Monday, July 27, 2015

There's No Way Out of Here

A question I read online recently: if forced to choose, whose solo works would you take to a desert island: Syd Barrett, Roger Waters, David Gilmour, Richard Wright or Nick Mason?

(Even including "Lie for a Lie," I assume the final two were put on there for inclusivity's sake.)

The obvious answer: any one Dave Gilmour LP is better than all of Roger Waters' solo works (not including The Final Cut) combined. And—sorry, Syd—probably everyone else's combined.

Because while, yes, Dave can't come within a few timezones of Roger's truly amazing skill as a lyricist, his abilities as a musician are so far above those of Roger's it's not even amusing, much less to death. And as Peter Gabriel once said, "There have been many great songs which have had really appalling lyrics, but there have been no great songs which have had appalling music."

For proof I offer this:

I mean...that's a cover. And Gilmour still makes it his own, and makes it absolutely captivating, despite the presence of the poodle-haired sax player wearing his pantaloons tucked into his boots. I mean, come on: has that ever been a good look? Ever? Okay, fine, sometime around the War of 1812, maybe. But that's debatable and, either way, 170 years later?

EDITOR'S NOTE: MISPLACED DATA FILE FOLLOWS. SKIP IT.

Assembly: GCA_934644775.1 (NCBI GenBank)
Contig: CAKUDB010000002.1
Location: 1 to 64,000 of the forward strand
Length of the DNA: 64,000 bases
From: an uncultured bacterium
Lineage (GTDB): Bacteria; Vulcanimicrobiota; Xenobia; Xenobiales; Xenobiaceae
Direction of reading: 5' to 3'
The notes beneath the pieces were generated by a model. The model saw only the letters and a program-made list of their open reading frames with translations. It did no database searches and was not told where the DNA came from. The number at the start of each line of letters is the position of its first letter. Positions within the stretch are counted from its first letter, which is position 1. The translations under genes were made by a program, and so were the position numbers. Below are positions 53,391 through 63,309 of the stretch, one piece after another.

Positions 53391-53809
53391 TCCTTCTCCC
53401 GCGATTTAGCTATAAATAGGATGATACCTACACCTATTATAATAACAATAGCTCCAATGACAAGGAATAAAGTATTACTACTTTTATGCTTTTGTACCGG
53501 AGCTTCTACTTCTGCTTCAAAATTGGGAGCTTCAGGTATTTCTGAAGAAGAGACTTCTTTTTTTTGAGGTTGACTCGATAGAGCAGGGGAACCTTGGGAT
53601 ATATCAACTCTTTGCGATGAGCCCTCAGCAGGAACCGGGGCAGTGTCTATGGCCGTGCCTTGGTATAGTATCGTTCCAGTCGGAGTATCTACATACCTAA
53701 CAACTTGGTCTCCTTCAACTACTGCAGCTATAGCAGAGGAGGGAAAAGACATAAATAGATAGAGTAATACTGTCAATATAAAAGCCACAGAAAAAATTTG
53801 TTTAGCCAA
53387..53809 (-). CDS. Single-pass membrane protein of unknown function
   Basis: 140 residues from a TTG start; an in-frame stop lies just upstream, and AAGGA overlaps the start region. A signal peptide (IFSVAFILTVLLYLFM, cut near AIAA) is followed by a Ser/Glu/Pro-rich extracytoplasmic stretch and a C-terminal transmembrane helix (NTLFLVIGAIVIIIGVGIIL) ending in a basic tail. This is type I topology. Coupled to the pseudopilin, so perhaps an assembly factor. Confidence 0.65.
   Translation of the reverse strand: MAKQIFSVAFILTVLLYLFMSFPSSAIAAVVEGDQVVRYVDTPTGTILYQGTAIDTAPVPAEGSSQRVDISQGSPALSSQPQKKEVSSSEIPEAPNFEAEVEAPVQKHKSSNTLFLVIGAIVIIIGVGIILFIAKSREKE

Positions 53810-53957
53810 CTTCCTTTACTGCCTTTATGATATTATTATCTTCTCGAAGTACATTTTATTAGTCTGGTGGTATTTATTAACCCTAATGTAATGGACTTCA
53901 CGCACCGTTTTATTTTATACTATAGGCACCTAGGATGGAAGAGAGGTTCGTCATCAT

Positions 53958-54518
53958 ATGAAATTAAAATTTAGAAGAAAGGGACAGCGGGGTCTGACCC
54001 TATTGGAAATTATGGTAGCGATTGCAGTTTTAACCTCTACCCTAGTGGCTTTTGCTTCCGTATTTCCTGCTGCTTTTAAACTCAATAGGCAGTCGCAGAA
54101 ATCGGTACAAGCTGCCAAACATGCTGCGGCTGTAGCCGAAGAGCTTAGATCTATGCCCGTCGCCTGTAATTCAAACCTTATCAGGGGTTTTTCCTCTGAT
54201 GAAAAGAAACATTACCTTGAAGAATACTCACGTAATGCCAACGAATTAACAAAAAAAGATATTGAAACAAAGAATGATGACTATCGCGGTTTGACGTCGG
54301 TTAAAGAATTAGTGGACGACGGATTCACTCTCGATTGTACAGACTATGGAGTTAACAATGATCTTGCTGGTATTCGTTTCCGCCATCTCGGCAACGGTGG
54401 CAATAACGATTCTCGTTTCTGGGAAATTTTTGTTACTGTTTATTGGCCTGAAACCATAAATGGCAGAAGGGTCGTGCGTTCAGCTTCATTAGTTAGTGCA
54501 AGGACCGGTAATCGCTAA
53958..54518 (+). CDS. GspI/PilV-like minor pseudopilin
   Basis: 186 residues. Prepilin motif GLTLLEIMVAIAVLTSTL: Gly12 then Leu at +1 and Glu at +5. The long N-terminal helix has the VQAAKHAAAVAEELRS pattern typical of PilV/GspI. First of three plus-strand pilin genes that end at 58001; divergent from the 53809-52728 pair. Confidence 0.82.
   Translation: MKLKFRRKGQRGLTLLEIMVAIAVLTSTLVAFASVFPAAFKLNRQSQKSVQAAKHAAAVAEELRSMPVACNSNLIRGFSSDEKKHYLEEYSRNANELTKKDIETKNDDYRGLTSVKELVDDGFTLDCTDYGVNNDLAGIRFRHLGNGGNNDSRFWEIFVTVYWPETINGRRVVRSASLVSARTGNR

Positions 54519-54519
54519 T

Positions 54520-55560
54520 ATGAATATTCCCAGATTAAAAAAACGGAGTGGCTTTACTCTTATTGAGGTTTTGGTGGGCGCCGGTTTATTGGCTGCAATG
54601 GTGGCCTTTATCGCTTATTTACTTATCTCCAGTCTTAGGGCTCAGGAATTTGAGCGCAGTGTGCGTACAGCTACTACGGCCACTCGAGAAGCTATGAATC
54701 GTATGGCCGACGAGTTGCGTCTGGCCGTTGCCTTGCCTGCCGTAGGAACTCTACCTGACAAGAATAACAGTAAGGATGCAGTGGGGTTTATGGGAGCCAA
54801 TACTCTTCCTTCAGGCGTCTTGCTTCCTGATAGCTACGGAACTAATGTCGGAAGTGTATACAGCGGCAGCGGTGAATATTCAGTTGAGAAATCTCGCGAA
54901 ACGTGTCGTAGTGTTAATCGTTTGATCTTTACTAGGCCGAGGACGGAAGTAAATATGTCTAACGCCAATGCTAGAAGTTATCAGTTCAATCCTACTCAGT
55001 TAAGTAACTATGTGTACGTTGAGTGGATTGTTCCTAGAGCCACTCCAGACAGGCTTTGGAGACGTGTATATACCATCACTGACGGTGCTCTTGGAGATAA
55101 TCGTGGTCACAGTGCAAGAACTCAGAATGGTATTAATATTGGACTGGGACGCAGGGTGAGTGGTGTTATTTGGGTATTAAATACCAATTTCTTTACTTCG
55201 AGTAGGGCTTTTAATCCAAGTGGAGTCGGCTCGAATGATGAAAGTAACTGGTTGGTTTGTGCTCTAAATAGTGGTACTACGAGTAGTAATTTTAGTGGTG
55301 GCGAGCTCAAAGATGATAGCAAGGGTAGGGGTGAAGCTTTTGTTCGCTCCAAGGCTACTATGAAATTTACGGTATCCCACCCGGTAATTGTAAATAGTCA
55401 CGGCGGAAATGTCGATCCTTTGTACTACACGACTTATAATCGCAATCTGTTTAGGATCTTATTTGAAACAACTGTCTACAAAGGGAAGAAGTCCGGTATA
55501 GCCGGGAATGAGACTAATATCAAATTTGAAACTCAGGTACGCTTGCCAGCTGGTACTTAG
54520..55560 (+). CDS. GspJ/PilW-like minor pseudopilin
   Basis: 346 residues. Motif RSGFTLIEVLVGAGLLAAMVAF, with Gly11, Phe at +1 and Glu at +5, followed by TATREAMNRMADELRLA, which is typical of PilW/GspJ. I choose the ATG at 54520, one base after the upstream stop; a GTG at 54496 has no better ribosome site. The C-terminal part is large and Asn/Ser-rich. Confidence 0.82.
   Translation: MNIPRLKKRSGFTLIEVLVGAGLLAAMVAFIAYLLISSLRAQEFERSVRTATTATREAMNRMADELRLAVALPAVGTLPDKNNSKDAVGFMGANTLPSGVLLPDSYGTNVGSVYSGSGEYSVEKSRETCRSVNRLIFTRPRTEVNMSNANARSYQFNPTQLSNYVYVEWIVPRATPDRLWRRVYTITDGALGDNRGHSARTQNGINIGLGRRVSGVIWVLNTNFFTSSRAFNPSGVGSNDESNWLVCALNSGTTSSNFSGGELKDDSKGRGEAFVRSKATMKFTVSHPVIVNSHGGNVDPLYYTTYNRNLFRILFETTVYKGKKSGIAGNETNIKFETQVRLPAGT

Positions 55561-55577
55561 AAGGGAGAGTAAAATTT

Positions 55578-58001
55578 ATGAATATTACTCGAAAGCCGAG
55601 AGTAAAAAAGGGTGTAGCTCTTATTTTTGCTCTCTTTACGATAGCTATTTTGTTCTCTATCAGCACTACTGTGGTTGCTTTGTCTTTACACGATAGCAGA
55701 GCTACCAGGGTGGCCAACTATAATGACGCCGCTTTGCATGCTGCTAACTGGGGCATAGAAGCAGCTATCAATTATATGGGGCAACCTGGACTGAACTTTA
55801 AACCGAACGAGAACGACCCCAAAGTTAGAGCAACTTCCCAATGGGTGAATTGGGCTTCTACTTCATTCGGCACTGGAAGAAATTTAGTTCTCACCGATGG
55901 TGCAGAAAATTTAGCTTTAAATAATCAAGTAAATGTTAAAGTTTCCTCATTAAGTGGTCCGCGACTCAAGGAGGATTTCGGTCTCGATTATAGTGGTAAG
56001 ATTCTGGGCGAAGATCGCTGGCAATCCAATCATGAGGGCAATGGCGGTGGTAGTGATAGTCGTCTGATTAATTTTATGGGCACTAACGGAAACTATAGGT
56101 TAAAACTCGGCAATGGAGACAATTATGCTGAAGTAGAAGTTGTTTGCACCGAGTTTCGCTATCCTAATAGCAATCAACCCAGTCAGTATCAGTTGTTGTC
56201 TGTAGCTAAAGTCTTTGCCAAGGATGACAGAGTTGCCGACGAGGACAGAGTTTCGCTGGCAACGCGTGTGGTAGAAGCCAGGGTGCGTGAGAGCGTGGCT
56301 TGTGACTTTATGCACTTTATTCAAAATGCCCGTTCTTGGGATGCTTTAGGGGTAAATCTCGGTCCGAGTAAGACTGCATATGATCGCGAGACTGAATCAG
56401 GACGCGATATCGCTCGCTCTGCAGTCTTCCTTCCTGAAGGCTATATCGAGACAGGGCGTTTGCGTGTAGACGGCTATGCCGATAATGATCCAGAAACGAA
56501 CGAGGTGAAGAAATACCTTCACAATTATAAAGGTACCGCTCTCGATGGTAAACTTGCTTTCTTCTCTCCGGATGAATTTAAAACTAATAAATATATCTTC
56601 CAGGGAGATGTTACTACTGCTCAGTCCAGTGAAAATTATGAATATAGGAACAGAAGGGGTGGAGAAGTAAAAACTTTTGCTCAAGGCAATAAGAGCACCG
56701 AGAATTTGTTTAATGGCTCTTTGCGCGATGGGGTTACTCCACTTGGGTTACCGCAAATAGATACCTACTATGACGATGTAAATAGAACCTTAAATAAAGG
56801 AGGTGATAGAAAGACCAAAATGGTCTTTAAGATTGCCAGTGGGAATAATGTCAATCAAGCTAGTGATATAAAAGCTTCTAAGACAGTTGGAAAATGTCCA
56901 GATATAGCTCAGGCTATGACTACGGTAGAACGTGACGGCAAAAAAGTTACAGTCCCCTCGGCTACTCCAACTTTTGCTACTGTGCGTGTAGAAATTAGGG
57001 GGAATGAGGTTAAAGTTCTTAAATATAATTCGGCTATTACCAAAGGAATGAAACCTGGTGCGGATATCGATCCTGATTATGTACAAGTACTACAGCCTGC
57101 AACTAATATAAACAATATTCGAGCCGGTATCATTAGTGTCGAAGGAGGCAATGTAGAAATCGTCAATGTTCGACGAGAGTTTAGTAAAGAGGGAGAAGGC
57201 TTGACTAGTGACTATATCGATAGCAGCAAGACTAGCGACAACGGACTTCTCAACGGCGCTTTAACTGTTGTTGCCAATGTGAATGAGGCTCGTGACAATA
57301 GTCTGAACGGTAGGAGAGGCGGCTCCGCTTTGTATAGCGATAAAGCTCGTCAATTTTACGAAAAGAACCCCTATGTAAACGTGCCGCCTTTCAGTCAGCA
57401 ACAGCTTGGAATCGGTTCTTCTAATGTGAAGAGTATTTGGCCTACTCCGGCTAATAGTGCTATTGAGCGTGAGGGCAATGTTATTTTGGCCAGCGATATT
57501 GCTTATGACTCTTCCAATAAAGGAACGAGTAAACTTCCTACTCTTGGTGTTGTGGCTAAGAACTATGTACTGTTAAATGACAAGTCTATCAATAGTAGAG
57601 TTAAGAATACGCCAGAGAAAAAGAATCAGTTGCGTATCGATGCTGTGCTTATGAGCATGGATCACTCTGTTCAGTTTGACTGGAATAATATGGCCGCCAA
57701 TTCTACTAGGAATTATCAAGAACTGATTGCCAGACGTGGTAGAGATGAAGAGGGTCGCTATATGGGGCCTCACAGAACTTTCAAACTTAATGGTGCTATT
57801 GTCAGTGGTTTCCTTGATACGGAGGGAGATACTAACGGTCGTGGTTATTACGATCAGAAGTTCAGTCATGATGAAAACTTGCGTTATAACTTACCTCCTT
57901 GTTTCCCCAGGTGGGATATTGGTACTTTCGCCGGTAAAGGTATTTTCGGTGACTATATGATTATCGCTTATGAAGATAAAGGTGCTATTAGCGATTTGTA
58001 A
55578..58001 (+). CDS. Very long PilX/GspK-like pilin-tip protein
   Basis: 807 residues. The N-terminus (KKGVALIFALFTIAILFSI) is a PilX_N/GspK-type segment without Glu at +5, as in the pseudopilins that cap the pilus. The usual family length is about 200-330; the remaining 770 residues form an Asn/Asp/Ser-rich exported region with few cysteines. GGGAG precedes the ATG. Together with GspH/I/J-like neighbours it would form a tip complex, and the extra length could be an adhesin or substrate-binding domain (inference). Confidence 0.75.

And yet the performance. I first heard this song on an MTV broadcast of a 1984 concert—this one, I assume, although I think I always though it was from Pittsburgh—and was instantly smitten. Far too many years later, that hasn't changed. Gilmour's smoky, surprisingly supple voice and his amazingly lyrical, liquid guitar playing match wonderfully the moody, atmospheric song with time changes that are far from obtrusive but in fact match the tone of the song perfectly. Right there is the difference between The Wall and The Final Cut, not to mention between The Final Cut and everything that came after.

No comments:

Post a Comment